“We Seek to Fully Extend Relations with Iran,” Says Czech Ambassador to Iran.

“We Seek to Fully Extend Relations with Iran,” Says Czech Ambassador to Iran.

After two decades now, following the decision of the officials in Iran and Czech to promote the level of diplomatic ties, Mr. Čumba, resident in Iran since August, 2016 as the Czech Charge d’Affaires, was promoted and appointed as Ambassador to Tehran. A prominent diplomat, he played an outstanding role in resolving the hostage case in Lebanon and freed the abducted Czech citizens in the country, and is now working to draw a new perspective in economic and political ties between Prague and Tehran.

AVA Diplomatic’s Exclusive Interview with

Mr. Svatopluk Čumba, Ambassador of Czech Republic to Iran

Interview by Mohammadreza Nazari

 Mr. Ambassador, first and foremost, please tell us where you began your diplomatic career and what positions had you held before coming to Iran?

I entered the Foreign Ministry in 1994 after the separation of the Czech Republic with the Slovakia Republic when the Ministry was looking for diplomats, and after spending 2-3 years in Prague, my first posting was as a junior diplomat at our Embassy in Caracas, Venezuela. Afterwards, we spent missions in China, Nigeria and Madrid and then came Lebanon which was my first ambassador’s position and now we are here.

You played a role in resolving a hostage taking situation and as the news has it, you successfully did your part. Please explain about your positive, effective role in working out the problem.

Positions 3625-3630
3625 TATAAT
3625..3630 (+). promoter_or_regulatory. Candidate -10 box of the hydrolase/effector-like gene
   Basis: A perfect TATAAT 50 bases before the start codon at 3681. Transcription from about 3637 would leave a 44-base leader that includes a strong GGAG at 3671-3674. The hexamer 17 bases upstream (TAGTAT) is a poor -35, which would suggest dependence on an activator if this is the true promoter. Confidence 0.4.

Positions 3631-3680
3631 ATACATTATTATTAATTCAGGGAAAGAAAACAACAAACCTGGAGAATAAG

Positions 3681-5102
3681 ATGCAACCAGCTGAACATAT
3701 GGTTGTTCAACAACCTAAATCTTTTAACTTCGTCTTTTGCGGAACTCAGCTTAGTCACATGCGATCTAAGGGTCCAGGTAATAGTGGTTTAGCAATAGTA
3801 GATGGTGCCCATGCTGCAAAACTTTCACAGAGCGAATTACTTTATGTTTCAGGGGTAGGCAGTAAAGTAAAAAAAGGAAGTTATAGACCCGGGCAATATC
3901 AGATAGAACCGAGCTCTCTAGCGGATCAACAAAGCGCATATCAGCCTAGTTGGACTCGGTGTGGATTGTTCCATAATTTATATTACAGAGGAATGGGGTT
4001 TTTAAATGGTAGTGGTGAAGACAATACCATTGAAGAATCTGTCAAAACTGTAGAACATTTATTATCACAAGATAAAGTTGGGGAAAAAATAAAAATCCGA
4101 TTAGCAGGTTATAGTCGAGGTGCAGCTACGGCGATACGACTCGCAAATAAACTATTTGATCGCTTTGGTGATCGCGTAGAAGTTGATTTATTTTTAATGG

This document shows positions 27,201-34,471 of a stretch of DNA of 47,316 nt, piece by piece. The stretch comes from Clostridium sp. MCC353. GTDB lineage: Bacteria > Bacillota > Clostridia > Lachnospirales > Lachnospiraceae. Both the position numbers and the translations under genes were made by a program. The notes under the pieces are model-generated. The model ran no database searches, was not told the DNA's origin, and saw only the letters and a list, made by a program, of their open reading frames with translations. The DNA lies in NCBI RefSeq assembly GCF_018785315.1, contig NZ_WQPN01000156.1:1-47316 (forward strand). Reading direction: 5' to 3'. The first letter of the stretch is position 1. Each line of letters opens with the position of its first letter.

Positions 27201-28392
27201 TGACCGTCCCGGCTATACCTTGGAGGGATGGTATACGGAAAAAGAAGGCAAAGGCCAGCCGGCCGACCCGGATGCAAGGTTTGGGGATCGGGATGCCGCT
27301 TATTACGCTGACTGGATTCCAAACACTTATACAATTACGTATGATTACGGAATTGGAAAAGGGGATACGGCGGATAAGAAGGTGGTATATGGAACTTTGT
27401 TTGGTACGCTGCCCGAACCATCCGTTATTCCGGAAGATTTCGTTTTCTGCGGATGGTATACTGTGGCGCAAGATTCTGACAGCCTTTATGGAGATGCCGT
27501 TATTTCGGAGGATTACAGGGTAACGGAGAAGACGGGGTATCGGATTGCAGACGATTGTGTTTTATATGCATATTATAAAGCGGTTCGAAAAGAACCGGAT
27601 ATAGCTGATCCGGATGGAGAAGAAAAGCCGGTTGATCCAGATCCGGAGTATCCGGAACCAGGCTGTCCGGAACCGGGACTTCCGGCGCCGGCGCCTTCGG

So, one of the priorities of the diplomatic missions and a diplomat is to trying to assist or help the citizens in need. These challenges come from time to time. Maybe one of the most challenging issues I was facing during my mission in Lebanon was trying to assist a group of Czech citizens who were kidnapped for 7 months. They disappeared in Lebanon. But this is not a personal issue or personal effort. (When) this comes, the role of ambassador was like to contact the appropriate authorities and officials from our side with those who could help in Lebanon and trying to coordinate, things like that.

Hostage taking is a political and security matter and when an ambassador engages in solving it, he runs into various aspects of it. What memories do you have from those days that might interest our readers?